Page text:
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Why asset owners and managers fall behind on climate-risk disclosures

Asset owners and managers are yet to translate advocacy into action on climate-related disclosures.

As per the 2019 EY Global Climate Risk Disclosure Barometer, asset owners and managers obtained the lowest scores for coverage and quality of climate-related risk disclosures across all the sectors assessed. This ranking was similar to that of the 2018 analysis. Each of the asset owners and managers that were reviewed received a score for the coverage and quality metrics on the basis of how they addressed or implemented all of the 11 recommendations by the Task Force on Climate-related Financial Disclosures (TCFD).

On average, the companies covered roughly one-third of the TCFD recommendations related to governance, risk management, and targets and metrics. For recommendations related to strategy, it was slightly lower — less than 30%. Performance was particularly poor for recommendations related to strategy, mostly due to the lack of any disclosure regarding climate scenarios. This was the case for more than 75% of companies assessed.

The quality of disclosures was significantly poorer when compared with the other sectors, with disclosure scores from 12% for strategy and 18% for risk management. Only 23% of companies participated in Carbon Disclosure Project (CDP) reporting. This could partially explain the weaker coverage of the recommendations and low quality of disclosures overall; our results show that companies which participated in CDP reporting tend to have the most complete and TCFD-aligned source of information.

It appears the asset owners and managers sector has yet to translate its advocacy for disclosures for target companies into its own reporting of risks and opportunities. The best-performing countries within the sector in terms of both coverage and quality included the US, the UK, Canada, France and the Netherlands.

EY teams examined how the asset owners and managers sector performed against the four areas through which the TCFD recommendations are structured.


Only one-third of asset owners and managers disclosed some information regarding their climate governance structure. Of those companies, the majority mentioned that their board, rather than a specific group, oversaw the Environmental Policy or Sustainability (environmental, social and governance [ESG]) framework, which typically included climate-related issues.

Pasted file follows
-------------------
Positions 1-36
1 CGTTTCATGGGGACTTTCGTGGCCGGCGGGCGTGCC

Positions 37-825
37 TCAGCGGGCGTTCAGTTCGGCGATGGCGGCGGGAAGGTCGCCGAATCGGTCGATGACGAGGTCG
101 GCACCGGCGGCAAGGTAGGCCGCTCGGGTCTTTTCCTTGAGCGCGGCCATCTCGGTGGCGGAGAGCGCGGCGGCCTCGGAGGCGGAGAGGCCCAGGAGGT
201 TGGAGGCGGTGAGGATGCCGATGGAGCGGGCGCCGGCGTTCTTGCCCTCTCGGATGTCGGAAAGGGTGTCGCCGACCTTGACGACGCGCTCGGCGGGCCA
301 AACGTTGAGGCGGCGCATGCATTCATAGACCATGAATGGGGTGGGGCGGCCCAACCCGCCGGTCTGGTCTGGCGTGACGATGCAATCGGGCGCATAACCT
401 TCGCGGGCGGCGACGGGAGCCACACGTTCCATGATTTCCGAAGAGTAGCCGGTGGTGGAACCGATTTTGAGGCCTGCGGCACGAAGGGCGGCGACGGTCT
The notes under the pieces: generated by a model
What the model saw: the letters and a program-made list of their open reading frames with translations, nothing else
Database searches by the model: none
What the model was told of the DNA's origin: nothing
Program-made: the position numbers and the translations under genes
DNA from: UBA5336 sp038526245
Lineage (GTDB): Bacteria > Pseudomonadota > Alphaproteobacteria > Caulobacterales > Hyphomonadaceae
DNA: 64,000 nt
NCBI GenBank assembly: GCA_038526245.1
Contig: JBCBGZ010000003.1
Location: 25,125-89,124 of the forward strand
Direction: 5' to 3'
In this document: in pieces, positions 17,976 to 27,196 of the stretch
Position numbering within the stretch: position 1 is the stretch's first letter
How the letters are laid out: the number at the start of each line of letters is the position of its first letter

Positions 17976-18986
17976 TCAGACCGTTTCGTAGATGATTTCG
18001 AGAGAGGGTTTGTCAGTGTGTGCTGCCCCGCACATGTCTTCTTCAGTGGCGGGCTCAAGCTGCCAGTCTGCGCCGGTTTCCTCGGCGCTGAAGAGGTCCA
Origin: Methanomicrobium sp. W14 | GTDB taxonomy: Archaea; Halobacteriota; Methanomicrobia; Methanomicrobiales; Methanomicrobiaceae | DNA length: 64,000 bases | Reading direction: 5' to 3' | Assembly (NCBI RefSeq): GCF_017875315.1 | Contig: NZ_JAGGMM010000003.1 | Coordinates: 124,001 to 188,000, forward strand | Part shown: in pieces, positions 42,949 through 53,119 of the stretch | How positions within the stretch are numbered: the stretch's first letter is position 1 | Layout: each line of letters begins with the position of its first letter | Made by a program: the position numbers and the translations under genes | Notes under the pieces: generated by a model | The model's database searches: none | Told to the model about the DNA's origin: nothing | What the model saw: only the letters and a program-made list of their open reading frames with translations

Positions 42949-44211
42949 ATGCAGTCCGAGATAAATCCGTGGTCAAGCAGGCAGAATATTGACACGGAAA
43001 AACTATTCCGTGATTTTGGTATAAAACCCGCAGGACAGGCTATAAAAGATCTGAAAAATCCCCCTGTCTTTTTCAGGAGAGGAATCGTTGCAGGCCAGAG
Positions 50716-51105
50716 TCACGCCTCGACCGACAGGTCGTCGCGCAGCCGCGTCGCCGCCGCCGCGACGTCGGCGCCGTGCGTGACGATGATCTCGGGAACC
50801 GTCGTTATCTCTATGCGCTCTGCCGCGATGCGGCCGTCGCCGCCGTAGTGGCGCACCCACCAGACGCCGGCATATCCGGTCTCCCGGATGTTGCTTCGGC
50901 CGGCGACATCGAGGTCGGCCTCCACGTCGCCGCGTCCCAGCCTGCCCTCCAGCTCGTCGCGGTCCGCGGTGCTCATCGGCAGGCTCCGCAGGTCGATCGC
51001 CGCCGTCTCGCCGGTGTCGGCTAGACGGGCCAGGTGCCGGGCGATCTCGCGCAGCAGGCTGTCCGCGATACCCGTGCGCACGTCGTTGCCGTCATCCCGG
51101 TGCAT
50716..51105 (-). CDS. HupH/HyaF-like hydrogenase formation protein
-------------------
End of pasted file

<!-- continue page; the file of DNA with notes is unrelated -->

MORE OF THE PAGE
The management process for climate-related risks was not specifically described, as it was most often embedded in the ESG management process. The disclosures did not include information such as the frequency of meetings during which climate-related issues were mentioned or a clear description of the interaction between the management and the board on climate-related issues.

Two of the top performers within the sample of companies assessed were more specific about the different governance bodies involved in the assessment, monitoring and management of ESG risks — including climate-related risks. The disclosures of these two asset owners and managers also explained the interactions between these distinct governance structures.

One top-performing company used the sustainable investment report to describe the chief financial and risk officer’s role on climate-related risks management, the interactions with the Climate Change Steering Committee and ad-hoc risk committees. Also, the company described details of how the board was updated and advised on risk management practices, including climate-related risks.


Less than half (37%) of companies reported some detail of their climate-related risks and opportunities, and their criteria for materiality. Those asset managers who reported on climate-related risks usually covered both transition and physical risks. The physical risks disclosed often included the potential impacts of chronic and acute risks at the portfolio and asset level.